Picks and Pans Review: A Catskill Eagle

UPDATED 07/22/1985 at 01:00 AM EDT Originally published 07/22/1985 at 01:00 AM EDT

by Robert B. Parker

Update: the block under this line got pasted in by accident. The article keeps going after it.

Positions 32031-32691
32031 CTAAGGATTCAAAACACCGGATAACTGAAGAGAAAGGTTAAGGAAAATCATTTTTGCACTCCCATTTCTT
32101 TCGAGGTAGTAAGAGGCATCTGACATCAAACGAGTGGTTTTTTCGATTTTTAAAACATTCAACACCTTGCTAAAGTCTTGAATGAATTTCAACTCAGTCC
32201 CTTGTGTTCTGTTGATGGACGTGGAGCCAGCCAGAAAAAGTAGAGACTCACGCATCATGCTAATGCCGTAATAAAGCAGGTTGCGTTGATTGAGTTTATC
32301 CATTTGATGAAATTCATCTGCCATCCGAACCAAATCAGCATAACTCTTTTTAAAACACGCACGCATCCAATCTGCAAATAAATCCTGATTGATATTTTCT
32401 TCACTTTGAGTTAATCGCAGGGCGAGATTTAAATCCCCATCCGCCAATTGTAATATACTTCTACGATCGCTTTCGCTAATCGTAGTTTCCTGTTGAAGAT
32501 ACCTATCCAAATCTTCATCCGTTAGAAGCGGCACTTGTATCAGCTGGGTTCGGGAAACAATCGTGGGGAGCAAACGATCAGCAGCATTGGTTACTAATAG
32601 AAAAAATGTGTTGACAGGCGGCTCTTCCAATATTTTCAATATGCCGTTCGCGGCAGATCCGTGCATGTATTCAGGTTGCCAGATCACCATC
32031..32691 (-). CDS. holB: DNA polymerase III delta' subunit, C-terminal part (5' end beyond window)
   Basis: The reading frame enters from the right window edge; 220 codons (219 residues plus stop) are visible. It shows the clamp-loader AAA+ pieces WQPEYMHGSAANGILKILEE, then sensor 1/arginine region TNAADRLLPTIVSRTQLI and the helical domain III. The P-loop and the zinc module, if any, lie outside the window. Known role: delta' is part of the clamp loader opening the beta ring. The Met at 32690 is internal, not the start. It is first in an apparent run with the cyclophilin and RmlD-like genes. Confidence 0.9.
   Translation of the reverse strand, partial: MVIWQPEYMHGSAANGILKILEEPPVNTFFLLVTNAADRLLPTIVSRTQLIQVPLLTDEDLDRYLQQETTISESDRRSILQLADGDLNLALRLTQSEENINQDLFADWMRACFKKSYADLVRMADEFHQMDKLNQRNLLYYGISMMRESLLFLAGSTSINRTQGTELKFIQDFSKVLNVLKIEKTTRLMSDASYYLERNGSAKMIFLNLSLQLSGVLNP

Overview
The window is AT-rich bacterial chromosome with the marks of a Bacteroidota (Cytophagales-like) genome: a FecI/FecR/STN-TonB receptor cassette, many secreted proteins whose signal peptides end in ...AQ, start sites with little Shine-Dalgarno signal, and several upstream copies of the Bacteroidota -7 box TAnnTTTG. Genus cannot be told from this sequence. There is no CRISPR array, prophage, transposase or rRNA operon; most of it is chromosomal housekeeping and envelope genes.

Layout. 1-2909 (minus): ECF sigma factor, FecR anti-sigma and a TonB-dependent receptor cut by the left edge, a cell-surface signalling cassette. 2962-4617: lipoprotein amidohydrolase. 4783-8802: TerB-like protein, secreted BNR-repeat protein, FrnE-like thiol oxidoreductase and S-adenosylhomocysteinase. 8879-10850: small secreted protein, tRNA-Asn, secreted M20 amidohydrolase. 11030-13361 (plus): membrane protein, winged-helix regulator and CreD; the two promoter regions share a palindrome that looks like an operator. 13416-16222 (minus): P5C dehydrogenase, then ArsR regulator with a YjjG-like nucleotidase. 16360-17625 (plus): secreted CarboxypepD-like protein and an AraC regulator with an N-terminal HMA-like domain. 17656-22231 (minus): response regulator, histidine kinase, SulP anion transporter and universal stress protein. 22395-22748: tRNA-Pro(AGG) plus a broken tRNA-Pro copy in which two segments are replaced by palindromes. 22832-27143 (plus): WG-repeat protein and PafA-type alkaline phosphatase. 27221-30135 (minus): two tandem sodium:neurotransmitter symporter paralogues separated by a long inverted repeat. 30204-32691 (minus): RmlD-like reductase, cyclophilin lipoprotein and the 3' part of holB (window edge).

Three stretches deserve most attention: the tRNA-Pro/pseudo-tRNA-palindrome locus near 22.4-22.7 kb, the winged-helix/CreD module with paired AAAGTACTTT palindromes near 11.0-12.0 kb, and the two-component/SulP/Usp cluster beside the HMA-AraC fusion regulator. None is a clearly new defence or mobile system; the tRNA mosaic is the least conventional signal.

The Boston detective Spenser is back, out in the San Francisco area to rescue his lovely Susan, who has gotten mixed up with a very bad guy indeed. Unlike most of the other Spenser novels, this one is incredibly violent. Spenser has to rescue his black friend Hawk from the jail where he is being held on a trumped-up murder charge. It's true that the folks that Spenser blows away are nasty pimps and such, but old Spenser has never been so quick on the trigger before. He also faces a touchy problem since Susan feels that Spenser has too much control over her. If he saves her from her captors, he probably will lose her love forever. (Her shrink is surprised at Spenser's knowledge of how the mind works and asks him, "Have you been in therapy, Mr. Spenser?" He replies, "No, but I think a lot.") A Catskill Eagle is a fast read, but the wisecracks don't seem quite as fresh as those in the earlier Spenser books. Detective story fans who still aren't acquainted with Parker's series shouldn't start with this book. Dell has recently republished 10 earlier Spensers in paperback. Start with any of those (though they are best read in order), and get the thrill that comes from discovering a first-rate, tough-guy detective writer. (Delacorte, $14.95)

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